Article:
Digital History>eXplorations>The Alamo>Accounts Following the Battle>Unidentified Witness

Unidentified Witness, July 9, 1836

After the Mexicans had got possession of the Alamo, the fighting had ceased, and it was clear day light, six Americans were discovered near the wall yet unconquered, and who were instantly surrounded and ordered by Gen. Castrillon to surrender, and who did so under a promise of his protection, finding resistance any longer in vain-indeed, perfect madness. Castrillon was brave and not cruel, and disposed to save them. He marched them up to that part of the fort where stood ''His Excellency," surrounded by his murderous crew, his sycophantic officers. DAVID CROCKETT was one of the six. The steady, fearless step, and undaunted tread, together with the bold demeanor of this hardy veteran-"his firmness and noble bearing," to give the words of the narrator, had a most powerful effect on himself and Castrillon. Nothing daunted, he marched up boldly in front of Santa Anna, looked him steadfastly in the face, while Castrillon addressed "His Excellency," "Sir here are six prisoners I have taken alive; how shall I dispose of them?" Santa Anna looked at Castrillon fiercely, flew into a most violent rage, and replied, "Have I not told you before how to dispose of them? Why do you bring them to me?" At the same time his brave officers drew and plunged their swords into the bosoms of their defenseless prisoners!! So anxious and intent were these blood-thirsty cowards to gratify the malignity of this inveterate tyrant, that Castrillon barely escaped being run through in the scuffle, himself. Castrillon rushed from the scene, apparently horror-struck-sought his quarters and did not leave them for some days, and hardly ever spoke to Santa Anna after. This was the fate of poor Crockett, and in which there can be no mistake. Who the five others were, I have not been able to learn. Three other wounded prisoners were discovered and brought before "His Excellency," and were ordered to be instantly shot. There are certain reasons why the name of the narrator of these events should not be made known. I will only repeat that he was an eye-witness.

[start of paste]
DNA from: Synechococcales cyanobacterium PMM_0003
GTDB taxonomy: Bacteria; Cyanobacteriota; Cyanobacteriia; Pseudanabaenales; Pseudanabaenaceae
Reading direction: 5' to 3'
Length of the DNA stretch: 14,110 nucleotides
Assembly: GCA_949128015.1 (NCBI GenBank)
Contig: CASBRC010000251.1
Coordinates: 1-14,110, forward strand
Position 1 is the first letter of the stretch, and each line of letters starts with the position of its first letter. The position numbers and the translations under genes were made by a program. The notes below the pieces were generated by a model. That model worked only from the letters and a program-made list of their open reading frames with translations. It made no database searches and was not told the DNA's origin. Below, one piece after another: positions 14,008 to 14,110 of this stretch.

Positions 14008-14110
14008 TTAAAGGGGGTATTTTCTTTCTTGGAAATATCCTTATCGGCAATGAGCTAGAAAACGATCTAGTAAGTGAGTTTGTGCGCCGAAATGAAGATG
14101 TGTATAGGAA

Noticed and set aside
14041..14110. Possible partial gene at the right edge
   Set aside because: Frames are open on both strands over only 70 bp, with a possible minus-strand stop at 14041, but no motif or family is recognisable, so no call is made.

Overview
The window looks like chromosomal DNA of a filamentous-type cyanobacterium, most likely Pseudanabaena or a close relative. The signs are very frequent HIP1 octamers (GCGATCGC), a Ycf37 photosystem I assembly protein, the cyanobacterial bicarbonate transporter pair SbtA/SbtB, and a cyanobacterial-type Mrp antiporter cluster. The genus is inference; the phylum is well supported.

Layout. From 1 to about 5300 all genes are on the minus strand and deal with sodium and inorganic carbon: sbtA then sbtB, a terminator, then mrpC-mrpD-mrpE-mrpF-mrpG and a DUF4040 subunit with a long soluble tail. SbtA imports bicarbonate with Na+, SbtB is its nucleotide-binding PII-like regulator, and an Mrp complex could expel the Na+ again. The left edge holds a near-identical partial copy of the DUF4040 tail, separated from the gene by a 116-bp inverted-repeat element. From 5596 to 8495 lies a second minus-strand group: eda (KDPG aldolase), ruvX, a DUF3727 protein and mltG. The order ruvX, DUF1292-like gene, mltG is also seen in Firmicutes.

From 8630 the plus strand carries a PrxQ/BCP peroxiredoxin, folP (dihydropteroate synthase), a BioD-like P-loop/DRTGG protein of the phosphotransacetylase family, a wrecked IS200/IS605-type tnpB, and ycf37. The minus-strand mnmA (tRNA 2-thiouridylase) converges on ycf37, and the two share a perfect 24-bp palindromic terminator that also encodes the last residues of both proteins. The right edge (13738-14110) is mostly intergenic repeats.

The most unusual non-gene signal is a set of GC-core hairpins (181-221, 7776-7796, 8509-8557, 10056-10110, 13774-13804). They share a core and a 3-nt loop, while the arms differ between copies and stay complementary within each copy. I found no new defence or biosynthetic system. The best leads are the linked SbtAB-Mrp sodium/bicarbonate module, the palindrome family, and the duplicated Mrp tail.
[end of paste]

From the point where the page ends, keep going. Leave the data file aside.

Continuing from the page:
Source: Morning Courier and New York Enquirer on July 9, 1836

 

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